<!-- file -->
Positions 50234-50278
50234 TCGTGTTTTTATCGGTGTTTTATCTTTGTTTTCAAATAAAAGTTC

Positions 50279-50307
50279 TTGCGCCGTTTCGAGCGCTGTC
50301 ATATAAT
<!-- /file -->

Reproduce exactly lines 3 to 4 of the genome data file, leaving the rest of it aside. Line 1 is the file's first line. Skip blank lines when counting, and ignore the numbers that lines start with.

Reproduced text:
Positions 50279-50307
50279 TTGCGCCGTTTCGAGCGCTGTC